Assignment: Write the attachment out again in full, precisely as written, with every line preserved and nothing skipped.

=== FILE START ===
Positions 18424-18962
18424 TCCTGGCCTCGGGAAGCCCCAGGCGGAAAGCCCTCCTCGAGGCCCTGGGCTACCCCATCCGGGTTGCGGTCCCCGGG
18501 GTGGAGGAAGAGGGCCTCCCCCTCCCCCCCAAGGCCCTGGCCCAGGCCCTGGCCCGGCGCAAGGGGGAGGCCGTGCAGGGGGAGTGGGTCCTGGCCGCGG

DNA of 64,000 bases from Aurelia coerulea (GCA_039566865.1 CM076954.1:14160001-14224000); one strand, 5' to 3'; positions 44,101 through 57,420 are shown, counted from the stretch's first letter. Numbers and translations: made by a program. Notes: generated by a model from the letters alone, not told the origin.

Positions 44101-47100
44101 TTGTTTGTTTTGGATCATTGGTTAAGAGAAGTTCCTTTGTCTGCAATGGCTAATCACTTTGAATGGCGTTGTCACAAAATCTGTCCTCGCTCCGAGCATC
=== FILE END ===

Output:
Positions 18424-18962
18424 TCCTGGCCTCGGGAAGCCCCAGGCGGAAAGCCCTCCTCGAGGCCCTGGGCTACCCCATCCGGGTTGCGGTCCCCGGG
18501 GTGGAGGAAGAGGGCCTCCCCCTCCCCCCCAAGGCCCTGGCCCAGGCCCTGGCCCGGCGCAAGGGGGAGGCCGTGCAGGGGGAGTGGGTCCTGGCCGCGG

DNA of 64,000 bases from Aurelia coerulea (GCA_039566865.1 CM076954.1:14160001-14224000); one strand, 5' to 3'; positions 44,101 through 57,420 are shown, counted from the stretch's first letter. Numbers and translations: made by a program. Notes: generated by a model from the letters alone, not told the origin.

Positions 44101-47100
44101 TTGTTTGTTTTGGATCATTGGTTAAGAGAAGTTCCTTTGTCTGCAATGGCTAATCACTTTGAATGGCGTTGTCACAAAATCTGTCCTCGCTCCGAGCATC